All that changed a month or two ago when Jeff appeared on Facebook. I broached the topic once again, and this time he was more receptive. We e-mailed back and forth a hundred times, sorting through our three studio sessions and one live performance recorded straight from the sound board, trying to determine which tracks were worthy of sharing with the world, and which should be consigned to the dark musty cellars of oblivion, never to see the light of day.

And so it is that The Submersibles have finally released a record, a compilation of a couple dozen tracks, most of which have never been available to the public before. ("Splinter" was on Live from Bloomington 1993, remember?) We're calling it Totally Submerged: A Watery Grave. You can listen to the album (downloads enabled) via our band listing at Musical Family Tree. Important note to Mom and Dad: Do not, repeat do not listen! I love y'all, but you would not enjoy this music and would probably find it offensive on every level.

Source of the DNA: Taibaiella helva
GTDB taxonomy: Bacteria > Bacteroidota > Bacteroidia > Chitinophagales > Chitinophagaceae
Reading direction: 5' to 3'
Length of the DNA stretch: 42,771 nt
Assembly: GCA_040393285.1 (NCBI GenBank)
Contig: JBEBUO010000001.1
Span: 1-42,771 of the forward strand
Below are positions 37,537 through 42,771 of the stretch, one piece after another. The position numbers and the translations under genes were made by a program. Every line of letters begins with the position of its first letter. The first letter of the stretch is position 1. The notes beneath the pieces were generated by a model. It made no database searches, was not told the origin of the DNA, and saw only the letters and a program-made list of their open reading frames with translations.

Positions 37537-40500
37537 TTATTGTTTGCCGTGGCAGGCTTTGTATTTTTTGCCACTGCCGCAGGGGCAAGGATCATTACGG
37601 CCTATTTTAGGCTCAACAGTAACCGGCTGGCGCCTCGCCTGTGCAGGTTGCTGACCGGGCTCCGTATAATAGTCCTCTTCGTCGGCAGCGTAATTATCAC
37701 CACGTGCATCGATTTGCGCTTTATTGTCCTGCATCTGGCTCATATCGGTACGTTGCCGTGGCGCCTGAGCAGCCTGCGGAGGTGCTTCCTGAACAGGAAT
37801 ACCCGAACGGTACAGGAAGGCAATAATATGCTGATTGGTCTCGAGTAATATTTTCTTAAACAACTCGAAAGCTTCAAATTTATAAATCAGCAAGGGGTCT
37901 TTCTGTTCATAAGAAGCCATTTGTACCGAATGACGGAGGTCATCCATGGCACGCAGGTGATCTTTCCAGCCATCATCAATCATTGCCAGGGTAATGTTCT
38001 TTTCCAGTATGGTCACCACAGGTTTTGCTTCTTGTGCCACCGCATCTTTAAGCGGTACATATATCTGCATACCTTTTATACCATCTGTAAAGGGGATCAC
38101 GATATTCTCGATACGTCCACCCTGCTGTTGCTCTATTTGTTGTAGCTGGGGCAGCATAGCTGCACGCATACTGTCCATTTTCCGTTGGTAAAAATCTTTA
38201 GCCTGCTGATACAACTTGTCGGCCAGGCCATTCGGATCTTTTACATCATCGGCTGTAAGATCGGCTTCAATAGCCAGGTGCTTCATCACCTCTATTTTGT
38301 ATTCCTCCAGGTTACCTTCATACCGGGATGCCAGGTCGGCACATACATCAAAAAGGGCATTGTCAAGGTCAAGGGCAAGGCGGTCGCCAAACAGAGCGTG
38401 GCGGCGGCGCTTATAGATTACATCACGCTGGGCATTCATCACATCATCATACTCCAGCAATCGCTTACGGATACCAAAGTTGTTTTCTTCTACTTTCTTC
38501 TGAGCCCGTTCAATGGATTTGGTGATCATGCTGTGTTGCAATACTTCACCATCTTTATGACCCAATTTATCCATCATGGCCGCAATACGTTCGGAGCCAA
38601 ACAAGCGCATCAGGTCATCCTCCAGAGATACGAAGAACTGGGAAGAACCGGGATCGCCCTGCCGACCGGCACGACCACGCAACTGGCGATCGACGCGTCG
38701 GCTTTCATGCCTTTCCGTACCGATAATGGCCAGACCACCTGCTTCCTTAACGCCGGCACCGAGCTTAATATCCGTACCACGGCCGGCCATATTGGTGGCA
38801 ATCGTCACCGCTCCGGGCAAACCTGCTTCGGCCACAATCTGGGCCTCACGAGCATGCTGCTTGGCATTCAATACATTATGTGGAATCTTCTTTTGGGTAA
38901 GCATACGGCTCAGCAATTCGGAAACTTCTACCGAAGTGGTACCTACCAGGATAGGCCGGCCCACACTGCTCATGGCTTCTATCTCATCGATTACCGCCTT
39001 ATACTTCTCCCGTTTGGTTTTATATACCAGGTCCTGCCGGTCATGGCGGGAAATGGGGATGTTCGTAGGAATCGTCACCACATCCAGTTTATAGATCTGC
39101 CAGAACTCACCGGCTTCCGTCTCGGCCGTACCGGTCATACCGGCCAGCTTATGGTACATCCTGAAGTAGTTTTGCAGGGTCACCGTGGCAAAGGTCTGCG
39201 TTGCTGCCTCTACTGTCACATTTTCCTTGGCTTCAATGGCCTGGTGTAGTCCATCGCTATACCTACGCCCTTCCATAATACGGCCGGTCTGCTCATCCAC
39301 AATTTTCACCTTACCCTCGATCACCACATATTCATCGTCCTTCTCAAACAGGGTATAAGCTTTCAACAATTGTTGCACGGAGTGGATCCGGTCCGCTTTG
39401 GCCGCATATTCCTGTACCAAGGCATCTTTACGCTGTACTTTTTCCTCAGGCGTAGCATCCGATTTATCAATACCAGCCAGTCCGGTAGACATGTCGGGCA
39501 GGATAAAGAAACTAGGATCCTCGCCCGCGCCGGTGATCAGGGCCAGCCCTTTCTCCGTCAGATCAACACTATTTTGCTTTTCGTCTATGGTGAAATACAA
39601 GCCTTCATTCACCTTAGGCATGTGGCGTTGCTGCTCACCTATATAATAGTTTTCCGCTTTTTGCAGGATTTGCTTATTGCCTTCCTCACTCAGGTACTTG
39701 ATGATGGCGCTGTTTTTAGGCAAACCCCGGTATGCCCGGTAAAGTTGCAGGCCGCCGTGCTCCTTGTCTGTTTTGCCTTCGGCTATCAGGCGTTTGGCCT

Totally Submerged: A Watery Grave

I apologize to the world at large for the muffed vocals on some of the live tracks. For the stupidity of the lyrics I must take full blame. Listening to this music takes me back to another time and has engendered many thoughts about how I've changed and grown over the years. Most of all I feel immensely fortunate to have collaborated with such talented and committed musicians.

Where are they now? Jeff is in Florida transforming himself into a manatee. Alex is in the Navy. Marc is playing in Mindwarp Chamber. Bevan is in The Very Foundation. I've totally lost track of Hans and Rob. Mike is still in Bloomington doing great things in the theater scene which appears to be thriving. Thanks, guys, I wish you all well and hope you enjoy listening to this music as much as I have.

cross-posted at b.rox

Views: 51

Tags: bloomington, memoir, rap, rock

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Comment by Frankie Camaro on April 12, 2010 at 4:13pm